Day 10: A whole lot of crates

I woke from my bus ride nap as we arrived at Cat Lai Terminal, one of the largest ports in Vietnam. Once we arrived, we were taken into a classroom where a guide taught us about Vietnamese ports and why they matter to the country.

Vietnam has a coastline of around 3,000 kilometers, so it’s appropriate that shipping be a big industry for them. Our guide showed us a map of the most used shipping routes in the world, and the main ones revolved around China and East Asia, flying right around Vietnam (though not actually going TO Vietnam). This, like many other industries in Vietnam, leaves room for a lot of growth, and has led to the construction of 30 ports along Vietnam, including Cat Lai Terminal.

Cat Lai Terminal is special because it’s near Ho Chi Minh City, Vietnam’s largest city. It makes sense to have a large port near a large population center. It’s also good because it’s in southern Vietnam, giving it easy access to countries like Cambodia and Thailand who don’t have much coastline and need sea trade.

We walked around the port for a while in the hot sun. We saw cranes lifting huge metal crates which was cool to see. Every port has its own type of container it can carry. Our guide explained that Cat Lai Terminal ships 40 foot and 20 foot length containers. 40 foot containers are used for items that are light but take up lots of space, while 20 foot containers are used for smaller yet heavier items.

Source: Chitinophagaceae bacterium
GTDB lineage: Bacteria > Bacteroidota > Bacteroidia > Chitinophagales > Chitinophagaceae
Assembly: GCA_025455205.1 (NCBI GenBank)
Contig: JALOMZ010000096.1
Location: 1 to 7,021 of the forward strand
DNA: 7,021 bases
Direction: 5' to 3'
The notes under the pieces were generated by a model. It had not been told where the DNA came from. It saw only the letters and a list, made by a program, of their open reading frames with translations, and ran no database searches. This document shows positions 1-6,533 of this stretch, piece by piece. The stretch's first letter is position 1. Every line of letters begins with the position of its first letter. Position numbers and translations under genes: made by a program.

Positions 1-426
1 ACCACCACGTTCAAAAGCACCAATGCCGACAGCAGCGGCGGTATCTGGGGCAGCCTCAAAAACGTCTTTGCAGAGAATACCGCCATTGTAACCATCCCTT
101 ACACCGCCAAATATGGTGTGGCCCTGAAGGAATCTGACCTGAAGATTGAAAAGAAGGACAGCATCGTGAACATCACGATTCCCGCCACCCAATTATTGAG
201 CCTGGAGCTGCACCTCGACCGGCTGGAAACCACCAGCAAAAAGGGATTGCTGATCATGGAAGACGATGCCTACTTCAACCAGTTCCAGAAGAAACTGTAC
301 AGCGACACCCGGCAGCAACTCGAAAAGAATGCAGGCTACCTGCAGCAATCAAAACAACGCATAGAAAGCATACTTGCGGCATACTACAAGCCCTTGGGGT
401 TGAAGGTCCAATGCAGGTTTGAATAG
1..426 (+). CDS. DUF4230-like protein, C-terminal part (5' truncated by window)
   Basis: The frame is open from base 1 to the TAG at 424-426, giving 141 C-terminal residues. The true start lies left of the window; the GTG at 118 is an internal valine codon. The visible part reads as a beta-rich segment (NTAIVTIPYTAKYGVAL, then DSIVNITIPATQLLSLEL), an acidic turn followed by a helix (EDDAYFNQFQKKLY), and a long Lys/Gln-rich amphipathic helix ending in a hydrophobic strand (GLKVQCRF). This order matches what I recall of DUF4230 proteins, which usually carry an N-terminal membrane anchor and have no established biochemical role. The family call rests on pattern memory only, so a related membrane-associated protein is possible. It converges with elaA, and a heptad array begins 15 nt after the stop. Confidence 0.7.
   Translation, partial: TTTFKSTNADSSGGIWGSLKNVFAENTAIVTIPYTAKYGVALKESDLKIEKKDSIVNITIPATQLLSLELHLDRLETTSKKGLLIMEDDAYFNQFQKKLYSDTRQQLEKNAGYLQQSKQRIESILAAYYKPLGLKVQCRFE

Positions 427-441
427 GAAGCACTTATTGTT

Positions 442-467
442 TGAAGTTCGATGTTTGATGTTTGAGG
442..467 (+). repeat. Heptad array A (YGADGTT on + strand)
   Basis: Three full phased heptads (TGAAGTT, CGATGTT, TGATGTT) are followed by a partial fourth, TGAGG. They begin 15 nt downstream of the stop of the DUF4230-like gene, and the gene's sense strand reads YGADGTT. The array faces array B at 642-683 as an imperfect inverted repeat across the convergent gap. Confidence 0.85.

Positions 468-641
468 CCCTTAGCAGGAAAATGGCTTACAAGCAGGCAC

On the trip, we also saw how workers put bags of rice in containers and saw the control tower of the port. After that, we went back to the hotel to change out of business casual clothes (the Independence Palace is hot) and then went to lunch at Pizza Hut, which was my first time at a Pizza Hut ever. Apparently it was nicer and better than American versions so I don’t think I’ll be going back.

We then went to the Independence Palace, a beautiful sight near our hotel that we’ve passed many times. The palace is where the president and vice president of South Vietnam stayed, as well as where cabinet meetings and a situation room were held.

The palace is significant today as a sign of victory for the North and liberation of the people. There is a spot on the helipad that shows where a North Vietnamese pilot struck the building, and many pictures are shown of the North storming the gates and the South surrendering. It was very cool to see something exactly how it was decades ago. It felt like time travel.

All in all, today was a demonstration of two very important things in Vietnam: remembering the Vietnam War, and international trade. The Vietnam War is in the past, but it’s influence remains. On the other hand, international trade is relatively new, but Vietnam is already bearing its fruits. IMG_1708IMG_1440


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